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The Dutch attack on Landguard Fort.

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Introduction

The Dutch attack on Landguard Fort. Q 1. Source A tells us that the Dutch attacked with about one-thousand men, in five-hundred small vessels and landed near Felixstowe cliff. Many of these soldiers had pikes. Silas Taylor, the author of the source, says that "some part" of the Dutch army attacked the fort, which is an early indication of the rear guard left behind. This also points to a possible reason for the failure of the attack, in that the Dutch did not attack with the full force of their army. He says that one English soldier was killed, two were wounded and that the Dutch made two attacks. He says the Dutch attacked boldly, but were as boldly and resolutely answered. However, he could be saying that the Dutch attacked boldly to make the English defence sound even better. We are told that the Dutch were put to "fright and flight" by the small guns from a galliot. The small guns from this ship were fired into the area were the Dutch were taking cover, and pebbles were thrown up which made them retreat. This source gives the overall impression that the Dutch made a strong attack, but were "boldly" answered by the English. ...read more.

Middle

He could have played down the number of Dutch troops and exaggerated the English defences to make their defeat sound less bad. Q 4. The intention of the sea attack was to destroy most of the fort so that the ground troops could just mop up the survivors. However, there were several difficulties in doing this. The main structure of the fort was made from compressed earth, called Earthenware. This enables the structure to absorb the force of cannonballs, hence the importance of the Dutch ships getting close to the fort. This, however, was made difficult by shallow water and sand banks near the fort. Source F tells us that the ships were "not able to sail close to the fort". There was only a small channel that the ships could have sailed down without getting stuck, which was marked out with buoys. However, the Dutch could not follow these, as "all the marks had been cut down". This is one reason for the failed attack, as for the ships to do any damage to the earthenware fort they would have had to get very close. Admiral Van Nes did get stuck on one of the sandbanks, and wasted a lot of valuable time that could have been used for the attack. ...read more.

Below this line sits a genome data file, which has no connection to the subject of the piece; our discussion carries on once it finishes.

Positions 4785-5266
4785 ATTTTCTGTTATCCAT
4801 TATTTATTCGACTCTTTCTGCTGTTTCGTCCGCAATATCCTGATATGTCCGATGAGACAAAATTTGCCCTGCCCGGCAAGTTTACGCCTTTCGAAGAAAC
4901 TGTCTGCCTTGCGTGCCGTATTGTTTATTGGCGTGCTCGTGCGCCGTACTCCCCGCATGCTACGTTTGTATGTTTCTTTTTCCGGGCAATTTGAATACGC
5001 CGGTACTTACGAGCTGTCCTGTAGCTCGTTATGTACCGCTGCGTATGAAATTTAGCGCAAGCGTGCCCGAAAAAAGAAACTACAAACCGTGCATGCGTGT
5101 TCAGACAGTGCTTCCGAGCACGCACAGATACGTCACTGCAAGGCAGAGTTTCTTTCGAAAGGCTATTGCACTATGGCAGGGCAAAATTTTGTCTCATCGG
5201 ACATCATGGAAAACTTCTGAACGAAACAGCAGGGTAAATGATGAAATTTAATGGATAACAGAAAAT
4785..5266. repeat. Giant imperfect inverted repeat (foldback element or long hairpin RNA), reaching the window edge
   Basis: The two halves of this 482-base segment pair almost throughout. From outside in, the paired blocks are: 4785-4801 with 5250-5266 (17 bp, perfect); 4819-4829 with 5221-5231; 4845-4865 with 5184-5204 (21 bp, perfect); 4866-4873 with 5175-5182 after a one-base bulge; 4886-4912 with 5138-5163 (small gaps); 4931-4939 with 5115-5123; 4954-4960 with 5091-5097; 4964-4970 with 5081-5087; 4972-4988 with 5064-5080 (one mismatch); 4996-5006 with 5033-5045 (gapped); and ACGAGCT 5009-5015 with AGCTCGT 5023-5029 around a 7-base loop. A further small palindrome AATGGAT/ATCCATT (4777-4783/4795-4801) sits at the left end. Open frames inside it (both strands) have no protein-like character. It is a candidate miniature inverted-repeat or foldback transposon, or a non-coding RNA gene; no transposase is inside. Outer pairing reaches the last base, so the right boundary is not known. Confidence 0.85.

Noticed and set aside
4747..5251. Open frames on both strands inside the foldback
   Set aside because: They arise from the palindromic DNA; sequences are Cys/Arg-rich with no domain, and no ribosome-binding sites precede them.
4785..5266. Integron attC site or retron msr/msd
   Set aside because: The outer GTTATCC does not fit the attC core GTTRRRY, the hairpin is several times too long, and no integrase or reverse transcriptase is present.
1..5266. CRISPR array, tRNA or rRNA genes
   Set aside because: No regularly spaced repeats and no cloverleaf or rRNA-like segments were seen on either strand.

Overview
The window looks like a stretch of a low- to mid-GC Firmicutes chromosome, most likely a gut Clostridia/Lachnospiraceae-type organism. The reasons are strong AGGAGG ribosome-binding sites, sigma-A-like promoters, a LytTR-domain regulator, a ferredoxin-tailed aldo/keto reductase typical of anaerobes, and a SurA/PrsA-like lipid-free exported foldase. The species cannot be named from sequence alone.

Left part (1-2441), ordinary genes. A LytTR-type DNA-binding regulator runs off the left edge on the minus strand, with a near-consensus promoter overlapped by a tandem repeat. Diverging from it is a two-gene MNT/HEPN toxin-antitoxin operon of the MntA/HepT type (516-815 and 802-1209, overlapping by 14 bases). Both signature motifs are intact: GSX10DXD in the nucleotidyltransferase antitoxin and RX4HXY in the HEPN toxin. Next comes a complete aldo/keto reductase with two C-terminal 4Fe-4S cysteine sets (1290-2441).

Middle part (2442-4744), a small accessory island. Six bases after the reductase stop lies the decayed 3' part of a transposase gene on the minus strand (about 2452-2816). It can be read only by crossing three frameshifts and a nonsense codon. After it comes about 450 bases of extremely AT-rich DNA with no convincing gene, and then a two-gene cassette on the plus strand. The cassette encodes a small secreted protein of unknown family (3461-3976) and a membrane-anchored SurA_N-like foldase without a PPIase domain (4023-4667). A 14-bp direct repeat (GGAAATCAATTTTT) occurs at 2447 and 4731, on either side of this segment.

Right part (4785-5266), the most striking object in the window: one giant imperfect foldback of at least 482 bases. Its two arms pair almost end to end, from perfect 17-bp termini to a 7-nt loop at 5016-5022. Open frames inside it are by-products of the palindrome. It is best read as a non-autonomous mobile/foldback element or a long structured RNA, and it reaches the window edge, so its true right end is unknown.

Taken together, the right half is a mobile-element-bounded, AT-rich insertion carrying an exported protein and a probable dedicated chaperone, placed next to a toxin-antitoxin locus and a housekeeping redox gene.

Conclusion

This shows us how much thought was put into defending the landing site, as they would have wanted to make a quick escape in case of the likely retreat. Also, the amount of casualties suffered by the Dutch, suggests the attack was half hearted. Source G tells us there were "not more than seven killed and thirty-five wounded." A full blown, determined attack would surely have more casualties. This also could have been linked to De Ruyter's reluctance to commit large forces to attack. It is likely he did not want to risk any unnecessary victims, especially when he was aware of the task facing him. Also, while this attack was happening, peace negotiations were being held in Breda. After the Dutch victory in the Medway, they had the upper hand in negotiating a deal. De Ruyter would have wanted to avoid a disaster at Landguard that could have changed the balance of power in the negotiations. This victory was not essential, but keeping his fleet together and in control of the English Channel was. Overall, I think that the Dutch attack was not committed enough, but this was planned by De Ruyter, He knew the strength of the English fort, and did not want to risk any unnecessary casualties. Tim Barber 11/1 ...read more.

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